Since Sarah Palin redefined the word “feminist” to include women who actively work against women’s rights, female Republican candidates in the upcoming primaries have been rallying behind the cause and riding the wave of faux-feminist populism to hopeful victories. In California in particular, two conservative women who have reached that apex of self-determination afforded by wealth are proving that white women can be rich, anti-woman Republicans too.
Carly Fiorina is running for the Republican nomination for one of California’s two Senate seats, currently held by Democrat Barbara Boxer. A self-made multimillionaire and former CEO of HP, she’s earned the right to play the big money game with the men running against her. Endorsed by Sarah Palin in her oddly admirable but entirely misguided quest to elevate conservative women candidates, Fiorina is now the favorite in the Republican primary. If she wins, she will run against Boxer, who has nowhere near the amount of money Fiorina has.
Republican gubernatorial hopeful Meg Whitman is the former CEO of eBay, and also came into her wealth through business. Her main opponent in the primary is state Insurance Commissioner Steve Poizner, who also gained his wealth through high tech business. Both Poizner and Whitman have spent masses of their personal fortunes battling it out — $80 million for Whitman, $23 million for Poizner.
These women are part of a new wave of conservative feminism, which apparently views women’s advancement in the workplace and politics to be the most important tenet of actual feminism. Basically, these conservative feminist leaders have decided that the advancement of women to the upper echelons of business — something they have already achieved — is what feminism should really be about. Behind the complicated, self-invalidating beliefs pairing the “right to life” with an exhortation to protect women and children and their token glorification of the homemaker is just the basic white feminist desire to finally reach that level of equality with men in regards to power and most importantly, privilege. Once the smoke clears, wealthy conservative feminist candidates will likely discontinue the rhetoric exalting homemaking as one of the most important things a woman can do. By opposing ideas like subsidized child care, access to birth control, and legal abortion, these women will actually make things worse for any homemaker not privileged by race and wealth.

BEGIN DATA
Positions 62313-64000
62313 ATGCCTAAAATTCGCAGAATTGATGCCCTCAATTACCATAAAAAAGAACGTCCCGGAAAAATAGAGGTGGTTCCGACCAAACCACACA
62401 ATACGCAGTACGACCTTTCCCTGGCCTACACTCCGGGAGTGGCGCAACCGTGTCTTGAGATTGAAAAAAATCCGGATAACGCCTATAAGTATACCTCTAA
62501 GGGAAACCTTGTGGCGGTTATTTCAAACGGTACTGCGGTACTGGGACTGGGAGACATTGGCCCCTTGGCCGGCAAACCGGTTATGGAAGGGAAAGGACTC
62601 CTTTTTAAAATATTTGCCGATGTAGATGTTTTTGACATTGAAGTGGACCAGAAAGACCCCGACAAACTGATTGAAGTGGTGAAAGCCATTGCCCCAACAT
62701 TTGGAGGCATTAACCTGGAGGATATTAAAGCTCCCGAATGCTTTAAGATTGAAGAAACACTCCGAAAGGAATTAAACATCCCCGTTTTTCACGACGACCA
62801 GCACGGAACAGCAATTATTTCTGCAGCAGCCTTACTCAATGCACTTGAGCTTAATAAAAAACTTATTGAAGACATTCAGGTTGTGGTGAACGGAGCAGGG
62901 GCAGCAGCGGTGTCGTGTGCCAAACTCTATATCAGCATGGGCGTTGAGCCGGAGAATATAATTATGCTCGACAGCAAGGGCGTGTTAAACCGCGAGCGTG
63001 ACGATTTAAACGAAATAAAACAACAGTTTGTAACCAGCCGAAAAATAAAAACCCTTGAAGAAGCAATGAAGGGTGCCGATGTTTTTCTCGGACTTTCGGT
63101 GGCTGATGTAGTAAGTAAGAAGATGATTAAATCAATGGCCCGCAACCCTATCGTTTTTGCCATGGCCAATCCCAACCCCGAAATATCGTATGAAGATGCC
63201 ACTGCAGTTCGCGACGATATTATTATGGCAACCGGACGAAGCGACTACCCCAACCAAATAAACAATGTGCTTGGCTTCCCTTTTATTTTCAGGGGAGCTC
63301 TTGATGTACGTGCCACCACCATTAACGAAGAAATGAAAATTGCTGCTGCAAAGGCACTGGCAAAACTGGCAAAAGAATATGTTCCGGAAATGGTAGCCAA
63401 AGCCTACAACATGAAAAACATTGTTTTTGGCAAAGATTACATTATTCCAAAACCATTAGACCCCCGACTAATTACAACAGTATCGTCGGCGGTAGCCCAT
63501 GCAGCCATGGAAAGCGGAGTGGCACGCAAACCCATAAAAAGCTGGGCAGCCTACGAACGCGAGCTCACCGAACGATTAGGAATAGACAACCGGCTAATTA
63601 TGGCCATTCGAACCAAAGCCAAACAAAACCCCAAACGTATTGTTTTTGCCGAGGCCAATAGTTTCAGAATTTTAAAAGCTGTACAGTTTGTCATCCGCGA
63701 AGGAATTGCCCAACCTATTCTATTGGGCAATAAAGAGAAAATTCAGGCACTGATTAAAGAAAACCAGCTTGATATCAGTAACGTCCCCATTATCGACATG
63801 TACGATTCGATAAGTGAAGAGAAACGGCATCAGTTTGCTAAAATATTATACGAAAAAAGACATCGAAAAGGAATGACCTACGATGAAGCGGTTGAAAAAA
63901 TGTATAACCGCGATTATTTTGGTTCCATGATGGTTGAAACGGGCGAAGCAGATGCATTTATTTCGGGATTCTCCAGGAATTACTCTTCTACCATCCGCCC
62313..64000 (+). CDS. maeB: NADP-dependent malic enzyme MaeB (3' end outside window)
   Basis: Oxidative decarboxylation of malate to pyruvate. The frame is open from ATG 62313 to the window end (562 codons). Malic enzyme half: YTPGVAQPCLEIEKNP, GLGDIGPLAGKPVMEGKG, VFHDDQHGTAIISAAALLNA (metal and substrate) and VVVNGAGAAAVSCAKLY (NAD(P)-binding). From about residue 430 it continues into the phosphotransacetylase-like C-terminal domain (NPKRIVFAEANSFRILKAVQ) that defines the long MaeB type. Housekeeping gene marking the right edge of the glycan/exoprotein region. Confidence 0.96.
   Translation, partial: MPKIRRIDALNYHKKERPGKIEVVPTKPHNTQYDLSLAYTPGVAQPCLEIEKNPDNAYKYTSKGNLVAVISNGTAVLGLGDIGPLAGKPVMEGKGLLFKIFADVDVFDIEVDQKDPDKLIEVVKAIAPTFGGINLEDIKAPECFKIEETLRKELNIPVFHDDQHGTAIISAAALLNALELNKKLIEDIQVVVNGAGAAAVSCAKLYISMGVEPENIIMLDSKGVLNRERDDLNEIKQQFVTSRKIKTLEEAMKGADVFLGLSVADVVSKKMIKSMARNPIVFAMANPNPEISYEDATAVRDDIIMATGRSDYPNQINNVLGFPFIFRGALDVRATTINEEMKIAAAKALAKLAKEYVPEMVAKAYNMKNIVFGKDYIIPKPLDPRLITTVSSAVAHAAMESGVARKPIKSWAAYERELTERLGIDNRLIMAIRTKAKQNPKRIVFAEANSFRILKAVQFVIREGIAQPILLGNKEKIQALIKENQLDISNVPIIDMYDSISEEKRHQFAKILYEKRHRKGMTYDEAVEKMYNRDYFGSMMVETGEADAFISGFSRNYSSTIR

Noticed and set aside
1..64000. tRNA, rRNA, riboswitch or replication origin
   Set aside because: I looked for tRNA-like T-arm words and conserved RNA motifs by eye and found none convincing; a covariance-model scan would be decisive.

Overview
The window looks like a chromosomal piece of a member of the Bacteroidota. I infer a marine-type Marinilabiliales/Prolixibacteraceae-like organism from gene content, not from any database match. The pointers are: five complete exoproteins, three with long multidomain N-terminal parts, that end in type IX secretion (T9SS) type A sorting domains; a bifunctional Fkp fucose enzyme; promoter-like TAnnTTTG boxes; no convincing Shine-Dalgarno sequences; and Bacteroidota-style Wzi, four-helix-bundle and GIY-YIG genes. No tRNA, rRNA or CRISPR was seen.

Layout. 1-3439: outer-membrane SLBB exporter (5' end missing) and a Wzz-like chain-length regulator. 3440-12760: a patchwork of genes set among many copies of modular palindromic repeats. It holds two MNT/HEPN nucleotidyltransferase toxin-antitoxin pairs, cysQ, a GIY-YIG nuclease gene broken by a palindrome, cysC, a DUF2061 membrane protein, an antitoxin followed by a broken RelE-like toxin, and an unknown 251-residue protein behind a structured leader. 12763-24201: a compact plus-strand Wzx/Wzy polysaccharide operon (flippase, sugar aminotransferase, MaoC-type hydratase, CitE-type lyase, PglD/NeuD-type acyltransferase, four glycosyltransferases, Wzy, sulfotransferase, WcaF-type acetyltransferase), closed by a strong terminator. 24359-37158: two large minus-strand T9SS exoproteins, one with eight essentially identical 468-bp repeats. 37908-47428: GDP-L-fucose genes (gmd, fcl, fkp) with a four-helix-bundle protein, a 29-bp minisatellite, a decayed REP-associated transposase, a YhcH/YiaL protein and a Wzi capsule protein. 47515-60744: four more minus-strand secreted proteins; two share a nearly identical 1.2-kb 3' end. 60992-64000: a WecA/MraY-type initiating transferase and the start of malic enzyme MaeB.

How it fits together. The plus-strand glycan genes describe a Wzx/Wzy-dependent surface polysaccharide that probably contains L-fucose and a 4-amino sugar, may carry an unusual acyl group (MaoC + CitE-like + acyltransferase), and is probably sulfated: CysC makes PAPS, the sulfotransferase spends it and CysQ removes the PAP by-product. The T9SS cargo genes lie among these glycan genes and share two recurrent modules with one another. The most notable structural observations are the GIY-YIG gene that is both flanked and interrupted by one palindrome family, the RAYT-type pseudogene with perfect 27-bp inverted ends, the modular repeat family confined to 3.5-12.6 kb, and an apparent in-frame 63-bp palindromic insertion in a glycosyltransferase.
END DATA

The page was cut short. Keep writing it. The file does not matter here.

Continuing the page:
Sarah Palin has cited Margaret Thatcher as a conservative feminist hero, even though Thatcher made it clear she did not desire to be called such, stating “I owe nothing to feminism”. This illustrates an important point: feminist does not mean “strong woman”. Conservative feminists conflate the two entirely, which is why they feel they can get away with calling themselves feminists while holding beliefs and supporting causes antithetical to feminism. By labeling every female Republican primary candidate “feminist” when they mean “strong woman” they seek to redefine the word so that they can appropriate it for their own benefit.
Being that the apparent leaders of the burgeoning conservative feminist “movement” are extremely privileged, it’s hard to believe they will advocate for anyone but those at their own level of privilege. If you take a look at those calling themselves conservative feminists, the vast majority of them are white. Their complete lack of focus on issues concerning women of color combined with the lack of representation of women of color in their movement belies their populist claims of “sisterhood”. As with families, in this movement your sister tends to look a lot like you. In that sense, conservative feminism hearkens back to the days when more liberal feminists sought to marginalize women of color, lesbian women, and poor women. This is not surprising, as conservatism tends to look backward rather than forward.
The conservative feminist movement desires to reap the rewards of the strides made by actual feminists without actually having to agree or support the whole of feminist ideology. By taking feminism and removing the tenets that are disagreeable to them, which happen to be the most important tenets, their message basically amounts to a sophisticated exhortation of “girl power”. But this girl power is solely available to those it benefits the most — wealthy, white, cisgendered women. Poor women, working class women, women of color, trans women, and other traditionally marginalized groups cannot see themselves in this movement because it is not designed for them. Real inclusive feminism sees the struggles of all women to be important, internal or external, as evidenced by the oft-quoted feminist refrain that “the personal is political”. This conservative feminism wants nothing to do with the personal unless it’s used as bait to reel in less privileged conservative women who will ultimately not be served by the movement at all.
Feminists who believe in actual social justice for all women, who work towards advancing related causes, must be vocal about the appropriation of the term “feminist”. As Kate Harding pointed out, “words mean things”. Working for, not against, women’s basic rights, including the right to choose, is a central tenet of feminism. Conservative “feminists” seek a redefinition that excludes that which is most important about the movement they are co-opting. We need to force them to come up with their own word.